Zayt and Za’atar is a Middle Eastern snack consisting of oil (zayt) and a thyme-spice mix (za’atar) that I grew up eating as a kid. It may not sound all that appetizing, but dipping warm, fluffy pieces of pita bread into the zayt and za’atar was a source of real comfort for me growing up. It is still one of my favorite snacks – no matter what time of day it is – and it is probably even more comforting for me now than when I was young.
So, when I came up with the idea for this blog (which I will get to eventually), the concept of Zayt and Za’atar seemed like a natural fit. Two strong and savory flavors that work as beautifully apart as they do together. Two flavors that stand boldly on their own – but compliment each other in unforgettable ways. Just like my mother and me – when she was still alive.
My parents grew up in Ramallah, Palestine. I was born and raised in Houston, Texas. I was a fat kid who loved food. My mom was a self-taught cook who used food as a way to nurture her kids both nutritionally and emotionally. So many of the memories I have from childhood include food. It’s not just the eating of her food that remains with me, but also the time and energy my mom put into picking the best ingredients and preparing the Arabic dishes that I miss so much today.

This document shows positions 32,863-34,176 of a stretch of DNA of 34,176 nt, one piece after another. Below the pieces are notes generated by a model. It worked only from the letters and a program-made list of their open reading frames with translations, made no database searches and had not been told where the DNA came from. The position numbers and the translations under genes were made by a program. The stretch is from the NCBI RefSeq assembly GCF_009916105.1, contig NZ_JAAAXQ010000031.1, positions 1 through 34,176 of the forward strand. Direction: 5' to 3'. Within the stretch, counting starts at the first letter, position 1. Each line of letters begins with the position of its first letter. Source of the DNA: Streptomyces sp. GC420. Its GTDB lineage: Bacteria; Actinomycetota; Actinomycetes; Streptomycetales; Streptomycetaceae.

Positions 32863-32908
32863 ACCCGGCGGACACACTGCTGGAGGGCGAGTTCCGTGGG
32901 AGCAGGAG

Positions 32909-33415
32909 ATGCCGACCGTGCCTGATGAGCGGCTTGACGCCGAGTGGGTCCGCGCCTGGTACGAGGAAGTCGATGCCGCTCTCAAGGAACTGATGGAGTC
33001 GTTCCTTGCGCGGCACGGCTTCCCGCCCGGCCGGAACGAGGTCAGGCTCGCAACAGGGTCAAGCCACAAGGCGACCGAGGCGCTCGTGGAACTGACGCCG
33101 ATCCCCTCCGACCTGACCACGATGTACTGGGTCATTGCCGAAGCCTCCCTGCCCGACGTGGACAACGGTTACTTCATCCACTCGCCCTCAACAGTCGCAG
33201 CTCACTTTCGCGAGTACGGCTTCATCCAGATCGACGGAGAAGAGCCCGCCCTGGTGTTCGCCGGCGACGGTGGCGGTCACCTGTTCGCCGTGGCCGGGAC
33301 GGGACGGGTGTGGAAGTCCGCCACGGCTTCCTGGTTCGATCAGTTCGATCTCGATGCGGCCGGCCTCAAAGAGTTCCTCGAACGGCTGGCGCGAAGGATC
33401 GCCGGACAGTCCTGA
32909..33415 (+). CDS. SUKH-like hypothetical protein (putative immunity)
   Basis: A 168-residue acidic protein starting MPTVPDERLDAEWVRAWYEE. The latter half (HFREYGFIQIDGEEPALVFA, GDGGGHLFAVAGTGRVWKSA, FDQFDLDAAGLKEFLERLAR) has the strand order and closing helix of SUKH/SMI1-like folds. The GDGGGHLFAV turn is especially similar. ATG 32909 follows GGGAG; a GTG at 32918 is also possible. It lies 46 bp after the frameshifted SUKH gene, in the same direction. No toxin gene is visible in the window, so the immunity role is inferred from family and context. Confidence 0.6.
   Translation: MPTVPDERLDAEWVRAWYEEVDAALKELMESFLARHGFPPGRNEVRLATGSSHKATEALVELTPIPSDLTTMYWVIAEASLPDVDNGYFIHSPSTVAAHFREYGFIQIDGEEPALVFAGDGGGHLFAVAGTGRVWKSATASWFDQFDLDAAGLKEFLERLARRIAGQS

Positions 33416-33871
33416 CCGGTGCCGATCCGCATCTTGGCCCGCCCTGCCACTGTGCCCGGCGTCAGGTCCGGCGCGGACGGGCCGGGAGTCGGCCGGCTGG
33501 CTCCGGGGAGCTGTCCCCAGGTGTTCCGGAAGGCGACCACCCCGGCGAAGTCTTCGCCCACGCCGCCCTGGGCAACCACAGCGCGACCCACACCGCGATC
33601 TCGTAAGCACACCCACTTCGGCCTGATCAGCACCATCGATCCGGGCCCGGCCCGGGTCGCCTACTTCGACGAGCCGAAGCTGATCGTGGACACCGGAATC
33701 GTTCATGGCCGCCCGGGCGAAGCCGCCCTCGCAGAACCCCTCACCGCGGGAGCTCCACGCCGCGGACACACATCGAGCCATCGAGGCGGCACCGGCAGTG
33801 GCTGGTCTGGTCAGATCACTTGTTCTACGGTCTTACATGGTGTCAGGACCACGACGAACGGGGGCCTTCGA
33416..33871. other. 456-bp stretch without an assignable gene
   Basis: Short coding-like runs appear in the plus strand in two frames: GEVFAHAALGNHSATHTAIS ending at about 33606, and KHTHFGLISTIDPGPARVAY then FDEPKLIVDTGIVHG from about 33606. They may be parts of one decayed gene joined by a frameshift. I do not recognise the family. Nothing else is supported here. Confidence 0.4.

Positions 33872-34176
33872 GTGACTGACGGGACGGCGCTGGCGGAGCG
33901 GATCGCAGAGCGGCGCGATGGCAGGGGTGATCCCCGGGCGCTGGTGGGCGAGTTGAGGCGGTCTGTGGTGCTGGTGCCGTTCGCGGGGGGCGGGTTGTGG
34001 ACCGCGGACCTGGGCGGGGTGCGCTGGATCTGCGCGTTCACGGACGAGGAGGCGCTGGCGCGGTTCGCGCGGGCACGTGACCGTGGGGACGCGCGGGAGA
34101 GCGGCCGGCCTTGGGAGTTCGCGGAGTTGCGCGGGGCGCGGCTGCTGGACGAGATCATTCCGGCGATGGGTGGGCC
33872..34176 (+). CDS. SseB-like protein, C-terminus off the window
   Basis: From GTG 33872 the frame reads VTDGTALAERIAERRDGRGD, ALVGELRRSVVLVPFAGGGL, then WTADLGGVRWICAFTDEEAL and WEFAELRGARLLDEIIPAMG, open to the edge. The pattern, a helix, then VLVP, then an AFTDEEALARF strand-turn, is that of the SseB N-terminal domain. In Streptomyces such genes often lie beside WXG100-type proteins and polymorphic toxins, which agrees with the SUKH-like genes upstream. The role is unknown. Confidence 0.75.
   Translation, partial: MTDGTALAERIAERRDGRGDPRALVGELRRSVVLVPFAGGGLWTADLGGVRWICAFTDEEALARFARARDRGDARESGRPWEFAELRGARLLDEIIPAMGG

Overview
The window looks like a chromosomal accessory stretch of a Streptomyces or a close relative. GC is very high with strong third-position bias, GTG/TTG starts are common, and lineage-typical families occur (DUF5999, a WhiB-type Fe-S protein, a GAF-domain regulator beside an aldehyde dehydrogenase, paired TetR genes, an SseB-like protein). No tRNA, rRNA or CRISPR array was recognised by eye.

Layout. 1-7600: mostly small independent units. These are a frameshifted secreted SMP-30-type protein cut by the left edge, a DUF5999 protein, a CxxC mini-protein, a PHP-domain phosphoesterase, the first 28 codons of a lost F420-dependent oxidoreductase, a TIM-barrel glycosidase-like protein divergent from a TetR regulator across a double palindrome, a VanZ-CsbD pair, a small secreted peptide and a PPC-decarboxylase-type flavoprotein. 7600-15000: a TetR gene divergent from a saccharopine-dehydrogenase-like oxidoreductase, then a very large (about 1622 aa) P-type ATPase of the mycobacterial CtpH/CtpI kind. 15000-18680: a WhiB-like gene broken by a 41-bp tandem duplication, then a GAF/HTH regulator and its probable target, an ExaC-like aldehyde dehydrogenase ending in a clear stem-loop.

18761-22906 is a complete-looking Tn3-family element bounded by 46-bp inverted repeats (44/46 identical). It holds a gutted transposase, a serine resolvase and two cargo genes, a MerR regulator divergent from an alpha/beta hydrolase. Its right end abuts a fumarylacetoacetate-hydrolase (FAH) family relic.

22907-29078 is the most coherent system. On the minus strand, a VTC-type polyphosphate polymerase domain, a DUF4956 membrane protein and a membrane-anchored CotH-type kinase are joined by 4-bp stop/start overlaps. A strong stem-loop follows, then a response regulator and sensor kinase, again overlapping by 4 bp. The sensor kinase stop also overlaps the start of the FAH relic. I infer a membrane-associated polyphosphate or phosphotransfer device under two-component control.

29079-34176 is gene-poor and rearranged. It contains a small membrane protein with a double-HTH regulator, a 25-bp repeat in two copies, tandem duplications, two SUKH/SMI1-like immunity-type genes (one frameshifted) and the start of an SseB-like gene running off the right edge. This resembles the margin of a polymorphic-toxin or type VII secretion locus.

Making traditional Arabic food – not the stuff you get in most water-downed versions of Middle Eastern restaurants – takes a lot of time, patience and skill. I was too young to appreciate just how labor-intensive cooking this food was for my mom and she died before I realized it would be something I’d miss as much as I miss her.
I was 13 when my mom lost her battle with breast cancer and it wasn’t until recently that I conceived an idea that might allow me the opportunity to connect to her memory in a way that would feed both my inner fat kid and that part of my soul that has been missing for almost 20 years.
Which brings us full circle back to Zayt and Za’atar.
Over the years, my mother taught herself how to cook using recipes from her family and from random other sources and she compiled it all into this notebook that she titled “Nawal’s Cookbook”. A lot of the recipes are written in Arabic, so it is currently being translated by one of my aunts.
It’s important to me to learn how to make the food I grew up eating. It connects me to my culture, my personal history and to a mom I never really got to know. My hope is that as I teach myself how to cook using my mother’s cookbook, I will be able to learn more about her short life, more about me and more about the food that helped create my culinary palate.